Form, for me, has profound consequences. In spite of extraordinary flexibility and precarious flowing gestures being readily available, I think I only rarely see specific forms as free or arbitrary. Instead, I tend to see them as ‘diagrams of forces’, following paths of energy-transfer and chains of reactions along multiple vectors.  When measured for their impacts in particular environments, specific forms can also have terrible consequences, and on the other hand, their influence can be deliciously refreshing and gentle. I’ve tended to view closed, clearly, bounded forms with suspicion, judging them for their capacity to be violent and to exclude and constrict. Yet, of course, that polarized attitude needs to be taken with discretion because, amidst anoxic swamps and saturated fields, the cutting swath of a closed-form can create openings and clarity.

You are leading the Scaffold discipline stream within the Living Architecture Systems Group. The group is developing built environments that can move, respond, and learn, with metabolisms that can exchange and renew their environments, adapting towards their inhabitants. How do you view this relationship between the contemporary man and all the other 21st century presences, such as AI, robotics, responsive systems etc.? 

Let me give a slightly longer answer to clarify just why the scaffolds we’re making look the way they do. Our climate catastrophe suggests that the boundaries of nature are being fundamentally violated by human technology, threatening the integrity of our home planet. Yet at the same time, we know that life thrives precisely at the edge of alien realms and that our bodies are capable of integrating all manner of synthetic dimensions. 

I find myself repeatedly turning to the philosopher and critic Donna Haraway, who famously said that she did not need to police the boundaries between nature and technology; rather, she relished the traffic, creating a powerful infidel glossolalia. That sheer fertility is part of our reality, along with the strains and erosion of life that we also see all around us. I think the sensitive confidence she offers is essential for us to create positive change. And yet the catastrophe seems unspeakable in its gravity. It is this kind of intertwining of ‘gravitas’ with curiosity and inventive searching that underlies our work in the new Living Architecture Systems Group.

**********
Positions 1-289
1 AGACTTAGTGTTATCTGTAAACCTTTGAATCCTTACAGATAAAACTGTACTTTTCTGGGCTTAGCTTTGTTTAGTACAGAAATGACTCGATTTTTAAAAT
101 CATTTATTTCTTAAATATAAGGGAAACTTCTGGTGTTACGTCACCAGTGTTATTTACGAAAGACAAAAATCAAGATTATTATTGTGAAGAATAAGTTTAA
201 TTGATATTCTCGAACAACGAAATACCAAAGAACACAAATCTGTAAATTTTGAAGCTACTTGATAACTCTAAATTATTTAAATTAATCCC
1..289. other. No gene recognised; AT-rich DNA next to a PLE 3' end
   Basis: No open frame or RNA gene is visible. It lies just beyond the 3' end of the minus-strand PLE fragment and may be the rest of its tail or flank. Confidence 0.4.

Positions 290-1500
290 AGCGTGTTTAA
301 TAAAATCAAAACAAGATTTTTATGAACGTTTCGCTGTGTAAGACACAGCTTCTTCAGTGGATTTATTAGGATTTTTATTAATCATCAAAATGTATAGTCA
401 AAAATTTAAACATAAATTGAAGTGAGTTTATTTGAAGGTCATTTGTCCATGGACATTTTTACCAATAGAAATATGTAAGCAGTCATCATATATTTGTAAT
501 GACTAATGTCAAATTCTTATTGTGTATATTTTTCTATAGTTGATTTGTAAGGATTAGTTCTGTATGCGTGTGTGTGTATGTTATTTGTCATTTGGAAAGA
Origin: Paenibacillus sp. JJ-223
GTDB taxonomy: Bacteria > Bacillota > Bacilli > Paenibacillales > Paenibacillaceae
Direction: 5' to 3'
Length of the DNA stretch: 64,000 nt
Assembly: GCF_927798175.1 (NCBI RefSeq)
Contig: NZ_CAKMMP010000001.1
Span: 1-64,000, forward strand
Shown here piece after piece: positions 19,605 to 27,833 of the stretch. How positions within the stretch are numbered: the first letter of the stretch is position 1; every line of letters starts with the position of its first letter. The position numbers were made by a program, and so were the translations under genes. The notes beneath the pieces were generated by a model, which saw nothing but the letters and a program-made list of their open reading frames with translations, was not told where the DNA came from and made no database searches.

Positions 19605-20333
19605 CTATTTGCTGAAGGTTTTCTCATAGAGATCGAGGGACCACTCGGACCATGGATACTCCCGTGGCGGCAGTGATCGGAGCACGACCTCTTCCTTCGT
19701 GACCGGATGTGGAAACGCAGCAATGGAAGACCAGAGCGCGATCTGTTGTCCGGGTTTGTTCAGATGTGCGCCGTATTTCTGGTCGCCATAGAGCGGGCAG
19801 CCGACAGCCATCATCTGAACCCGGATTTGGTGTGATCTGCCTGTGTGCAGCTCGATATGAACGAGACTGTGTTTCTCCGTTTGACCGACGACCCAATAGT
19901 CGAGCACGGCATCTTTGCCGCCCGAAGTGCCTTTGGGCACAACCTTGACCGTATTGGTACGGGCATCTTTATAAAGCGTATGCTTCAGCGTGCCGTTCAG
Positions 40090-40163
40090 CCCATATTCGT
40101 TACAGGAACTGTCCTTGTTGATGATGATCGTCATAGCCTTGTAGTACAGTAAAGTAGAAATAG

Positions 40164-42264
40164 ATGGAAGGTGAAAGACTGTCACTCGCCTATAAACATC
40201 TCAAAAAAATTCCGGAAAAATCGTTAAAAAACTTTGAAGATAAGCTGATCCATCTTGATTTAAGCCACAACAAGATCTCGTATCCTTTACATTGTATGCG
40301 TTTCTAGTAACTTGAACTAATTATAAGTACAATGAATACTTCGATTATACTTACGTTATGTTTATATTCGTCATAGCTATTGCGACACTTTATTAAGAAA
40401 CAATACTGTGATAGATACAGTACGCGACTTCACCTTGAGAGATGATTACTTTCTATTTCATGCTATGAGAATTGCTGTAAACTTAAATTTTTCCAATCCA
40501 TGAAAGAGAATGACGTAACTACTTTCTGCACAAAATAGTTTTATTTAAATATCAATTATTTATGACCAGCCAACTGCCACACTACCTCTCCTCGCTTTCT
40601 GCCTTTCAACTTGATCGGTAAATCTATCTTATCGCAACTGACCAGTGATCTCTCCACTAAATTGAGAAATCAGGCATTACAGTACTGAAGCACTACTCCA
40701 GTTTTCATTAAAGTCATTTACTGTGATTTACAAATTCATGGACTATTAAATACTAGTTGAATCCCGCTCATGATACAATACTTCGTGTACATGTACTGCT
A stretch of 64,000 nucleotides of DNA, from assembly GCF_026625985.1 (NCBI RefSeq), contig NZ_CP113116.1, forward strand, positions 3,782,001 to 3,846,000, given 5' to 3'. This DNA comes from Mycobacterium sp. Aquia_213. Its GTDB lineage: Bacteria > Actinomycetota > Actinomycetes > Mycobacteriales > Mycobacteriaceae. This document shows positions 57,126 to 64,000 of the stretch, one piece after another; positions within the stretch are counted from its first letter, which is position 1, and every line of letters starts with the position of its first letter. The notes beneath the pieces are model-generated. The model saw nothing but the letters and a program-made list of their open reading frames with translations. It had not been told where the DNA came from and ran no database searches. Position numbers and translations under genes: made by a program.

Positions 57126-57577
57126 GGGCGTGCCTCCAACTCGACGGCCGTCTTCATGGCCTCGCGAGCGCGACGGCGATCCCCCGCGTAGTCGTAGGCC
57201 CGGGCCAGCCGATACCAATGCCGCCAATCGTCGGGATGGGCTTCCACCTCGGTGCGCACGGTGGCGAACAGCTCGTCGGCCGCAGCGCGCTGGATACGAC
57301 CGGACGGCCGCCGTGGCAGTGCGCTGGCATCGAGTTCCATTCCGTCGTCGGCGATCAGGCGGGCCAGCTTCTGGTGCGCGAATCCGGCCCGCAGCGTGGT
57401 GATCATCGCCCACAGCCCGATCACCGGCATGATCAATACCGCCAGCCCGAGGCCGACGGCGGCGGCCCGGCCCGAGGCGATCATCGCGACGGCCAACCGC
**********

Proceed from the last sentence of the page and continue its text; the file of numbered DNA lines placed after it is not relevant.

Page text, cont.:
I believe that we can make strong contributions to the world by inventing hybrids and resilient scaffolds capable of handling all kinds of turbulent forces. Instead of valuing resistance and closure, new architecture can foster mutual relationships and pluripotent interaction. My work tends to be opposite to the stable enclosing walls of the city. Those might provide resistance and hardened boundaries that provide local sanctuaries, but those same walls create turbulent disjunctions, and I think that while they can solve temporary problems- imbalance from immigration, insecurity from strife, natural forces far from equilibrium- they can also make things a lot worse.

After all, we know how flood-walls on rivers work, greatly compounding the forces of floods and stripping and sweeping away everything left within river channels. Instead of closed boundaries, I think an alternative architecture can construct dynamic, constantly shifting open thresholds that invite constantly renewed exchange. Those kinds of structures might look like wetlands and swamps, deeply intertwined. Far from weakness and vulnerability, this kind of exchange can directly support thriving living systems. 

The inclusion of active systems like expanded-controls and distributed robotics is directly related to this. I love the idea that instead of making closed, opaque walls, we might be able to create architecture that opens itself in porous exchanges,  constantly cycling and renewing itself.

While we have been witnessing interactive installations for the past decade, Futurium Noosphere seems to be more of a meta-world that an art piece. It comprises sounds, light, and motion, paired with human actions, from individualistic to swarm behaviour. What was the initial thought process, and how did it divagate into the complex piece that it is? 

 The thought process around Futurium Noosphere has cascaded through several layers. Perhaps a first layer is thinking of inorganic and organic life alike as making up one comprehensive living being. I love the Russian biologist Vernadsky’s conception, early this past century, which saw the whole earth as one ‘biosphere’ organism.

The mid-twentieth century geologist and theologian Teilhard de Chardin offers an even more provocative vision where increments of sentience shared between all sentient beings within the planet create one comprehensive consciousness, a ‘noosphere’. Now, my own work tends to be practical, devoted in large part to physical technologies and physical fabrication, and so the intensity of those visions escapes most of my studio work. However, I can say that when massively distributed fields of small interactive components start to chorus together in our own work, the sensation is curiously moving, evoking a substantial kind of presence.